All the words

Gloom Balloon is Patrick Tape Fleming and Christopher Ford. They're from Iowa. Fleming has a two-year-old son and has said that this is pretty much the summation of his creative output. That's a seriously condensed explanation of this album, but it does cover most of the bases.

Gloom Balloon
Drying the Eyes of the Goddess of Gloom, Underneath the Stars and the Moon
(Maximum Ames)

As you might expect from the band name and album title, this is art pop that has a lot to say. Fleming envisioned these songs as a long note to his son, to be played whenever his son asks him, "Dad, why are you such an asshole?" I can get behind that, as I hear that question most days (my two oldest are fifteen and twelve). The songs are packed with idea both musical and lyrical, and they often come off a bit collage-y. Kinda like Lambchop meets the Flaming Lips.

And if you're gonna get stuck between two bands, that's a nice, weird place to be. Gloom Balloon has an elegiac feel to its songs (a bit like late Beatles or any number of not-quite louche 70s bands). Each song is a journey, and the album is a greater manifestation of that ideal.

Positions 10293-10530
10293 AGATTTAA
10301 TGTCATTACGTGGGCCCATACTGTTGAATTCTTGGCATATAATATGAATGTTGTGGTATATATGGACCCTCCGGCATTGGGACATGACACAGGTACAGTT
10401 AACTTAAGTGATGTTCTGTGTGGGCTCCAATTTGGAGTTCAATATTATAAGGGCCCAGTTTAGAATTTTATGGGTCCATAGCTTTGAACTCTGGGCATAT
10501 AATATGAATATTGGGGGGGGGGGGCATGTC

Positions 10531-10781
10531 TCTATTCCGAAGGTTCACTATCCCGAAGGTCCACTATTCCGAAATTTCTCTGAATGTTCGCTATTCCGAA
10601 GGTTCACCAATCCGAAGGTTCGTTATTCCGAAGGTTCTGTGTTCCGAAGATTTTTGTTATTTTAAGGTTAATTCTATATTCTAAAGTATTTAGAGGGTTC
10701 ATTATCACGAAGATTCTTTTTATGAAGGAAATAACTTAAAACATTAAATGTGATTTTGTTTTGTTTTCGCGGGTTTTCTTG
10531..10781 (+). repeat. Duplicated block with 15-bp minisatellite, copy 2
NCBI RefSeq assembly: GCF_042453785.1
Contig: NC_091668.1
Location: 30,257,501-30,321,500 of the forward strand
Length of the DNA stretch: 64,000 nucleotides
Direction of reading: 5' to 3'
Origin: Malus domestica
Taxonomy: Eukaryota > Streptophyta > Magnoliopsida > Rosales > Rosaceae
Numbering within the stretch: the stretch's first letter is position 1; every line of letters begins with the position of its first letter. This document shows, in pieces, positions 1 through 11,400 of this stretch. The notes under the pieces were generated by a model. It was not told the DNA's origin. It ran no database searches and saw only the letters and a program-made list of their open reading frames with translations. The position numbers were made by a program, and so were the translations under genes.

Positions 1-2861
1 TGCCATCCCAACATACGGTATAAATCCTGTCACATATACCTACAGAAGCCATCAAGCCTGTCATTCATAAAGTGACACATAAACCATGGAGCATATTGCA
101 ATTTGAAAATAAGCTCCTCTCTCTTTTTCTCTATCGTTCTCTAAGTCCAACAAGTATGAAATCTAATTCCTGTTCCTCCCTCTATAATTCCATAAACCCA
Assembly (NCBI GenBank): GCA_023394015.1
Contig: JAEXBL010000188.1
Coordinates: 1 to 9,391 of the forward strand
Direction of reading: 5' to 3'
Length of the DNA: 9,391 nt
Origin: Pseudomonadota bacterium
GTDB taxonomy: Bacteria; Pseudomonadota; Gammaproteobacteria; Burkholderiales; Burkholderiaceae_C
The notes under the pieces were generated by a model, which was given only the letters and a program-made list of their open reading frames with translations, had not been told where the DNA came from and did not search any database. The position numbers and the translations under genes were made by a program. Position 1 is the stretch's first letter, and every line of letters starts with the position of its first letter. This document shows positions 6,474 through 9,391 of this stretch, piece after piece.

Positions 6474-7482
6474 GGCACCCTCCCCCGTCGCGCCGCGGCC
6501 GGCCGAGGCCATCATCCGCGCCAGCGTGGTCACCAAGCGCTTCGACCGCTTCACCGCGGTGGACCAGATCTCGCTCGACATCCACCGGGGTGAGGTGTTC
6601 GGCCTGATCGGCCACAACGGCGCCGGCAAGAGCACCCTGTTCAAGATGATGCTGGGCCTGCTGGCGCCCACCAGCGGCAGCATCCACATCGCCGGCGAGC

Does it all make sense? No. This is the unspooling of a mind. It is cluttered, messy and sometimes random. There is a majestic beauty to the chaos, though, as Fleming and Ford do have a real knack for pretty sounds. The structure is solid, even if the ingredients are unconventional.

If Fleming never makes another album, I'd say he can be happy. This final Gloom Balloon effort is a worthy statement. My guess is, though, he'll realize he has more to say after living a bit longer. That's the nature of the artist. And the world is a better place because of that.

Jon Worley

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